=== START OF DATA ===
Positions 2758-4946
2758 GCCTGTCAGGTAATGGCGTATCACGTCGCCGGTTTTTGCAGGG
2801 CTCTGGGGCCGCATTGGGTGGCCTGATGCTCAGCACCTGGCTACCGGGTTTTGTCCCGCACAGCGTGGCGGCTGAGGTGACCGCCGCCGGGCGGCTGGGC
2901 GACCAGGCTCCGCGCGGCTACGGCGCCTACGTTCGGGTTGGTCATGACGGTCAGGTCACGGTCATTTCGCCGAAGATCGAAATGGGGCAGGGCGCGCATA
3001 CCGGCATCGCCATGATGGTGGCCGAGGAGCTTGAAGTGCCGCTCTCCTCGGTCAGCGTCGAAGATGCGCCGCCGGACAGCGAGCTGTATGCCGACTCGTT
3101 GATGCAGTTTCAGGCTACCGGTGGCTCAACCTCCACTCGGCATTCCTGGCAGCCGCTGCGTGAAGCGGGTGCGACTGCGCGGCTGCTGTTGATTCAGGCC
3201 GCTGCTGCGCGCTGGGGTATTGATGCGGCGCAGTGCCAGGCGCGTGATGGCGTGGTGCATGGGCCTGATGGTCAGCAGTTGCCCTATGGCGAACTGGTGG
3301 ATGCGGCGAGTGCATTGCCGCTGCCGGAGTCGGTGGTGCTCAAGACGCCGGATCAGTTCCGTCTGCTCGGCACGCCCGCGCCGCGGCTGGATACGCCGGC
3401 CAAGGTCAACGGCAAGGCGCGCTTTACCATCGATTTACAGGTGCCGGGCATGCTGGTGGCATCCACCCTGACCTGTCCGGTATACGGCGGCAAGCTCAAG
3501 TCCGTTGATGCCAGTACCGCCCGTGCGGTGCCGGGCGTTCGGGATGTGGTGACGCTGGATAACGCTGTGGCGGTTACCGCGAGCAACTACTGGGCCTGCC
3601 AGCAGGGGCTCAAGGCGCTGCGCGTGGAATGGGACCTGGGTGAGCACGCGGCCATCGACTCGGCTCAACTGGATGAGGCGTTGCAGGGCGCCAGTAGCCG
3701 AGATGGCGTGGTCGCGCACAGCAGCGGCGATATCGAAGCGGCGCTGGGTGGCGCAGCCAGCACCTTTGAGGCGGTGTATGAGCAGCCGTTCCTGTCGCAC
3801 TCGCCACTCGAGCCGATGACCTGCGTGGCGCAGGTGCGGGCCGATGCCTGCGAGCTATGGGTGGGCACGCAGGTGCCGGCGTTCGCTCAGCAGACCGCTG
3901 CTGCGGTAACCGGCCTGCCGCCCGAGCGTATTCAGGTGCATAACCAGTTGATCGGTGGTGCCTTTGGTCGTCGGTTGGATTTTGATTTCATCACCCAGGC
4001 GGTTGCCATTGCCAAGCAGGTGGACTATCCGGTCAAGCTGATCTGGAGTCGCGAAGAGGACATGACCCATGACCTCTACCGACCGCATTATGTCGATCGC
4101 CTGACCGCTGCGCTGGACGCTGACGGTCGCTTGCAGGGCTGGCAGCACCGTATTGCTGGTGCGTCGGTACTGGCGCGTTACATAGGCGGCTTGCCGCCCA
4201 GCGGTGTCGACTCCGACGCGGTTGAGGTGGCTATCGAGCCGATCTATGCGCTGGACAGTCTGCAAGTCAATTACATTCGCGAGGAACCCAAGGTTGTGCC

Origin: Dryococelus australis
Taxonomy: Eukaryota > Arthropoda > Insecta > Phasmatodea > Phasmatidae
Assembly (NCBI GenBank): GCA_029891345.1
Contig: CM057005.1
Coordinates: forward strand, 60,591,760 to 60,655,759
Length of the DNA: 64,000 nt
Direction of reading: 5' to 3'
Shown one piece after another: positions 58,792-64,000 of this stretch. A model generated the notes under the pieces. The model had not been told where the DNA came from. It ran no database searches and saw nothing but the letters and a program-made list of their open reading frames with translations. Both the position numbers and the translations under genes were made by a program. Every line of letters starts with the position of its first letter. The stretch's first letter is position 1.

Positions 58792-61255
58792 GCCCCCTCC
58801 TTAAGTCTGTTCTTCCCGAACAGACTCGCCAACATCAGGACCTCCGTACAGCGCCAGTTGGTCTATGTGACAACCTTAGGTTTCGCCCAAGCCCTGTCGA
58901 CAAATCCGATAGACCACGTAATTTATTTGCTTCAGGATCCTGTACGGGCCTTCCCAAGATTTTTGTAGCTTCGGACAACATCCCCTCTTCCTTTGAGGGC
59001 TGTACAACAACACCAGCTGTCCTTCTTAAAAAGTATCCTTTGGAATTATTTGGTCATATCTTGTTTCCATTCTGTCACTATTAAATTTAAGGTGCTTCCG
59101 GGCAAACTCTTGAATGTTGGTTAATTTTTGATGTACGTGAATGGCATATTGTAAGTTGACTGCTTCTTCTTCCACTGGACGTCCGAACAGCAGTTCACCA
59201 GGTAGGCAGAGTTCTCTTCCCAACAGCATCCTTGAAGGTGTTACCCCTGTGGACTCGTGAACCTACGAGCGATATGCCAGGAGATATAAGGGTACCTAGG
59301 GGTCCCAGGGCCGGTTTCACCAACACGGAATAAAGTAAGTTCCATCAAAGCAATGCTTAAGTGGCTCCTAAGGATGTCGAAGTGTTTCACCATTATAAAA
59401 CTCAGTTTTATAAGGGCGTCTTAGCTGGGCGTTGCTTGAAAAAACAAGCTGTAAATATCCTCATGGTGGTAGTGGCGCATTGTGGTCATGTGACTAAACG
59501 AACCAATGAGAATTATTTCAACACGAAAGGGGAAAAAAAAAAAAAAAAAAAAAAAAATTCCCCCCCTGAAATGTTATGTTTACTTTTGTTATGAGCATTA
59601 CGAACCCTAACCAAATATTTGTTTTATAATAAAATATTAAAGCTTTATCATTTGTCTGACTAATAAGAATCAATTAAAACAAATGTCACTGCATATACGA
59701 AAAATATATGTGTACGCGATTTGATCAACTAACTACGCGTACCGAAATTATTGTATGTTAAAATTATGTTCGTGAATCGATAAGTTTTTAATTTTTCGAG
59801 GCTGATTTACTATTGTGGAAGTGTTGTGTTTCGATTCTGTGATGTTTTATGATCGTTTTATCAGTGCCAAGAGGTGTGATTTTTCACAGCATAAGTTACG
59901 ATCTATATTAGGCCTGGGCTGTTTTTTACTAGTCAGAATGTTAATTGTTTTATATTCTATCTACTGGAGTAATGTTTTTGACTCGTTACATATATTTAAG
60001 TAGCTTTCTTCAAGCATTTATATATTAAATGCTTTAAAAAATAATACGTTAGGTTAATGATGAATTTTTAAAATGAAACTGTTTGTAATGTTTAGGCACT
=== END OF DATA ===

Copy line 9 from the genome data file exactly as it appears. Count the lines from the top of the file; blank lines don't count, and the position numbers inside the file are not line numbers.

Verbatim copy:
3401 CAAGGTCAACGGCAAGGCGCGCTTTACCATCGATTTACAGGTGCCGGGCATGCTGGTGGCATCCACCCTGACCTGTCCGGTATACGGCGGCAAGCTCAAG